Privacy and security considerations when sharing media in Windows Media Player
If you have a private network, you can use Windows Media Player to share the contents of your library with other people, computers, and devices in your home. Here are answers to some common questions about the privacy and security implications of sharing media in the Player. If you don't see your question listed here, go to the Windows Media Player FAQ online.
No. By default, when you turn on sharing, the Player only shares audio, video, and picture files to the devices that you have specifically allowed to access your Player library.
For more information about customizing what media types are shared and which devices have access to your library, see Share your media with other people or devices.
No. The sharing feature only permits other computers and devices to play the items in your Player library. It doesn't permit other computers or devices to add, remove, or modify items in your library.
No. The sharing feature only shares the items in your Player library. If the item isn't in your library, it isn't shared.
That depends upon the security of your home network. Regardless of whether or not you turn on sharing, you should take steps to secure your home network from intruders. For example:
If you use a cable modem or DSL modem to connect to the Internet, consider installing a router that isolates your area of the network from that of your neighbors.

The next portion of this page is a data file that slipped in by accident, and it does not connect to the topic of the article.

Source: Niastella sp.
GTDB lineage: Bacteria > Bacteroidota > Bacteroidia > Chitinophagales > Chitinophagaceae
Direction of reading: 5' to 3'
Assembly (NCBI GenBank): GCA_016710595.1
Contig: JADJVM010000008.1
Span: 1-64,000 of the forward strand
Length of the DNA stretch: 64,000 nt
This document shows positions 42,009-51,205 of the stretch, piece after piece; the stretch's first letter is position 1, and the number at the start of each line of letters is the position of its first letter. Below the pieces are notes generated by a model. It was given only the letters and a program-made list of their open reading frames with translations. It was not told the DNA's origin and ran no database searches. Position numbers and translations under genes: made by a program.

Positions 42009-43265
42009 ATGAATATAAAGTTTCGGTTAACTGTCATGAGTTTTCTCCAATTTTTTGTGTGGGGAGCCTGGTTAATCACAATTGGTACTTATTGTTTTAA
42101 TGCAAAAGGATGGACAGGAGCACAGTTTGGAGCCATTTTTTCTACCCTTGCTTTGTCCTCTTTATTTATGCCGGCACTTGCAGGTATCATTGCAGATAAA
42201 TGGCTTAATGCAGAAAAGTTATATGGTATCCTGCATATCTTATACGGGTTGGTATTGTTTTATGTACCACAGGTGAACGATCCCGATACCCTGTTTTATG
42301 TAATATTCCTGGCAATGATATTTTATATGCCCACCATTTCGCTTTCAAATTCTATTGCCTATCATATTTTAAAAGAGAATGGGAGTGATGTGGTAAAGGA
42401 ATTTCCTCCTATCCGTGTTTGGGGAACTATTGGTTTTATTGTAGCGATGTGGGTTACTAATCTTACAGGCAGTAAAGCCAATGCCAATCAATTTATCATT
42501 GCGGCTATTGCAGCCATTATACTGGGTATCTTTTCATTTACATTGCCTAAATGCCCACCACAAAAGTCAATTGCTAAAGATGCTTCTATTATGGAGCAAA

If you use a wireless network in your home, it is recommended that you turn on a secure authentication service, such as Wired Equivalent Privacy (WEP) or Wi‑Fi Protected Access (WPA).
For more information about securing your home network, see Making your network more secure.
When you turn on media sharing, the Player automatically opens several Windows Firewall ports. For more information, see the question about network and firewall requirements in Sharing media on a network.
For your protection, media sharing is automatically turned off when you are connected to a public network (such as in an airport, coffee shop, or library). Although it might be possible for you to override this Player safeguard by manually changing your network settings from public to private, doing so is not recommended.
When you manually change your network settings from public to private, you run the risk of sharing your media to everyone else on the public network. You also run the risk of making your computer more vulnerable to attack by other people on the network because several Windows Firewall ports are opened when media sharing is turned on.